Field Reporter Darieth visited the Hydrotex headquarters in Dallas, Texas for this episode of Tomorrow’s World Today. Through the visit, we learned about both the company’s history and some of the latest innovations happening in the world of machine lubricants. After learning about some of the most innovative new formulas out there, it’s also worth taking a look at some of the basics when it comes to lubrication. What are all of the benefits of lubrication and what are the basic building blocks behind creating a high-performance formula like those developed by Hydrotex?

Tomorrow's World Today Machine Lubrication Basics

Why Does Machine Lubrication Matter?

Your instinctual answer to this question may be that it helps the machine mechanisms become more pliable and therefore run more smoothly, but lubrication actually helps in several facets. Lubrication focuses on the friction produced when two mechanisms are rubbing together. As with any friction, heat will naturally be produced especially since mechanisms will likely be moving alongside each other very quickly. The heat produced could end up seizing or wiping your bearings, which would end up being extremely costly. Instead, operators will select a lubricant that meets their standard operating temperatures and speed.

But that’s not all lubricants help to prevent. Aside from producing heat, two machines rubbing together can cause microscopic pieces to break off into small abrasive particles which will go on to create more abrasion. There are a few different lubrication options that help protect against this: hydrodynamic films and elastohydrodynamic films. Layers of hydrodynamic films will create friction within themselves and form an oil wedge between the shaft and bearing, thereby protecting both from abrasion. Elastohydrodynamic films involve a softer material making up the rolling element, which will deform for a moment to enlarge the contact area between surfaces.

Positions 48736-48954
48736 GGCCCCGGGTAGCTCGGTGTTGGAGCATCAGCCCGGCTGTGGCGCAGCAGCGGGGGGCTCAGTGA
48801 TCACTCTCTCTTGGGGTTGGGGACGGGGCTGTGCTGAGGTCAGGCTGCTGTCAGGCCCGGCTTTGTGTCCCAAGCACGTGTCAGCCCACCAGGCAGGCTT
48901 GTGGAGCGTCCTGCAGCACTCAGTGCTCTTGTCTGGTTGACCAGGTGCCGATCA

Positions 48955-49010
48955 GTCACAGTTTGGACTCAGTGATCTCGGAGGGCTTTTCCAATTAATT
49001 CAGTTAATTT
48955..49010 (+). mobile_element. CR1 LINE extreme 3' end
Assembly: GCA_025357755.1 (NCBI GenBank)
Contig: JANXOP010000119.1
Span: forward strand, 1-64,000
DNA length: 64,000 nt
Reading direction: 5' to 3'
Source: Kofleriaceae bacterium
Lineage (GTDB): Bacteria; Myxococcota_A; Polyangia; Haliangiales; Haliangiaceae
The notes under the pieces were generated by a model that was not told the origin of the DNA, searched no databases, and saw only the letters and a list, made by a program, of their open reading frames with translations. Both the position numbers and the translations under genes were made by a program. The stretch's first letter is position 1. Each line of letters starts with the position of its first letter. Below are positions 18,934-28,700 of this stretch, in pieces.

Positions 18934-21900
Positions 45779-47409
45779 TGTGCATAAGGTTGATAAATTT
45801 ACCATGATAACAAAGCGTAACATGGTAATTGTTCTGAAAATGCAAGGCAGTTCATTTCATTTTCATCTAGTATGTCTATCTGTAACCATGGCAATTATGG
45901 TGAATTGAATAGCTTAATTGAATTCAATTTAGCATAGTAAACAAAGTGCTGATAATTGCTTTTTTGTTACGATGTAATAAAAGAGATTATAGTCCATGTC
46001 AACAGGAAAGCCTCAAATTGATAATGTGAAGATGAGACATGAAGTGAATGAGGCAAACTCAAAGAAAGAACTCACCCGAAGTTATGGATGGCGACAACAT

Although many factories employ seals and filters to avoid foreign particles in the system, it’s impossible to avoid them altogether and they can also cause machine damage. Choosing the proper lubricant can help keep this problem under control. Certain additives in lubricants can attract these contaminants and suspend them in the lubricant where they can be transferred out of the system through filters.

Another major problem machines naturally face is corrosion, which can be caused by humidity. There are additives specifically for machine lubrication that can help prevent this by repelling water from the metal surfaces. This will then help to prevent the production of rust, allowing a machine to operate smoothly for longer without the need for costly repairs or replacements.

Machine Lubrication

Base Oil

The building blocks of a lubricant all start with base oil. There are three different types of base oils used in lubricants: mineral, vegetable, and synthetic. For industrial applications, however, the focus is primarily on mineral and synthetic oils. Mineral oils are mainly made from four molecules: paraffin, branched paraffin, aromatic, and naphthene. Paraffinic oils have a long straight-chained structure while branched paraffinic oils are the same way, but with a chain off to the side. These oils are mainly used for engine oil, processing oil, and industrial lubricants. Naphthene oils have a saturated ring structure while aromatic oils have an unsaturated ring structure.

There are also synthetic oils, which have identical straight-chained structures. With synthetic oils, the molecular size and shape are always constant while mineral oils vary greatly. While synthetic oils are much more reliable and predictable, synthetic oil can also be more costly, toxic, soluble, and can have hazardous disposal. In instances where a high flash point, fire resistance, low pour point, thermal stability, or high viscosity index is required, synthetic oils are the way to go.

Tomorrow's World Today Lubrication Basics 4


There are different additives that can be added to a lubricant that will improve different functions of the machine wear. For example, dispersants will help protect against abrasion by enveloping particles and suspending them within the oil so that they can more easily be flushed out of the system. On the other hand, antiwear and extreme pressure additives will form a thin protective layer to prevent the metal to metal contact between the two mechanisms.

Detergents will work to neutralize acids and clean certain surfaces where the deposits may be detrimental. Defoamant additives, however, will work to weaken the surface tension of bubbles, allowing them to disperse more easily and minimize foaming.